, Volume 148, Issue 4, pp 650-659
Date: 18 Mar 2006

Root controls on soil microbial community structure in forest soils

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Abstract

We assessed microbial community composition as a function of altered above- and belowground inputs to soil in forest ecosystems of Oregon, Pennsylvania, and Hungary as part of a larger Detritus Input and Removal Treatment (DIRT) experiment. DIRT plots, which include root trenching, aboveground litter exclusion, and doubling of litter inputs, have been established in forested ecosystems in the US and Europe that vary with respect to dominant tree species, soil C content, N deposition rate, and soil type. This study used phospholipid fatty-acid (PLFA) analysis to examine changes in the soil microbial community size and composition in the mineral soil (0–10 cm) as a result of the DIRT treatments. At all sites, the PLFA profiles from the plots without roots were significantly different from all other treatments. PLFA analysis showed that the rootless plots generally contained larger quantities of actinomycete biomarkers and lower amounts of fungal biomarkers. At one of the sites in an old-growth coniferous forest, seasonal changes in PLFA profiles were also examined. Seasonal differences in soil microbial community composition were greater than treatment differences. Throughout the year, treatments without roots continued to have a different microbial community composition than the treatments with roots, although the specific PLFA biomarkers responsible for these differences varied by season. These data provide direct evidence that root C inputs exert a large control on microbial community composition in the three forested ecosystems studied.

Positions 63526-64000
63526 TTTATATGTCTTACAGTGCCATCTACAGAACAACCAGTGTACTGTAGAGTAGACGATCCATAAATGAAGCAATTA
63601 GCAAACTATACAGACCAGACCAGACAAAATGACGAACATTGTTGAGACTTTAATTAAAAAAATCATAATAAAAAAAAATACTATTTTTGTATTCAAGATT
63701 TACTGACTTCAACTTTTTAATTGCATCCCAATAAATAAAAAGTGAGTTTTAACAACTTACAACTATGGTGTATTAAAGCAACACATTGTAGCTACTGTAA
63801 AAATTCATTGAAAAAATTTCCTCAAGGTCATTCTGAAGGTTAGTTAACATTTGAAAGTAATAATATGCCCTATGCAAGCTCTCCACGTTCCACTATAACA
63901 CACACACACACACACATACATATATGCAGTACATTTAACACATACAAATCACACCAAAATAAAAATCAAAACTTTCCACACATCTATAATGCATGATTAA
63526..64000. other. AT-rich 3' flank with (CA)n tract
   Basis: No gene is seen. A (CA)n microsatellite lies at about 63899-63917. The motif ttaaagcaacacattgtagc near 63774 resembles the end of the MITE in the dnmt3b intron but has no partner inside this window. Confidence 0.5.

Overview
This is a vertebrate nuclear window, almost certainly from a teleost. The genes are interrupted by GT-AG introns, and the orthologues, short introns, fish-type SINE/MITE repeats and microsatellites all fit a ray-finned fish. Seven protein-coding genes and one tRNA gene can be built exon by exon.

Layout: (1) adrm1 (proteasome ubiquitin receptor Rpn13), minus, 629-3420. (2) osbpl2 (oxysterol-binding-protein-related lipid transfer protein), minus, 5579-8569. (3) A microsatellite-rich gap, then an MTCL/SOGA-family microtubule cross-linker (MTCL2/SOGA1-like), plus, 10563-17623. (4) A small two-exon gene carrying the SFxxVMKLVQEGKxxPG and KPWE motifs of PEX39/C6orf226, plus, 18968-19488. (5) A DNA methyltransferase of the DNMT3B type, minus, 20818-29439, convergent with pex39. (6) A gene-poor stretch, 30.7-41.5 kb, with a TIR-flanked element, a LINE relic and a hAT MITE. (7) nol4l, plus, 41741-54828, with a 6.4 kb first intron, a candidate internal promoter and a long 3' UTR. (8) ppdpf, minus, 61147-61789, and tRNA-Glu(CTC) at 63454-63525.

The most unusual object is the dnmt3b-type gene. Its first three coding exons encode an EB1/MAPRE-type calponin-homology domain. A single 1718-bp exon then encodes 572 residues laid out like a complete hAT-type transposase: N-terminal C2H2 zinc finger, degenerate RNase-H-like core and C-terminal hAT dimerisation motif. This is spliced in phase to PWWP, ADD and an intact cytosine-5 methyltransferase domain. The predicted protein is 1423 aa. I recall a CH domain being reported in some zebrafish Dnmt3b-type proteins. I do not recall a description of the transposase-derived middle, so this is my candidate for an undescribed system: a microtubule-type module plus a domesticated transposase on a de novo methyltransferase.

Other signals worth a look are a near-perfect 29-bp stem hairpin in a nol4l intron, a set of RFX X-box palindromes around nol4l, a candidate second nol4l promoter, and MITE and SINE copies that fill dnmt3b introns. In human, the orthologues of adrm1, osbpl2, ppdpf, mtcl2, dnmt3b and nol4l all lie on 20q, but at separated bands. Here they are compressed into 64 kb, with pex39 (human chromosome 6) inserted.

Communicated by Jim Ehleringer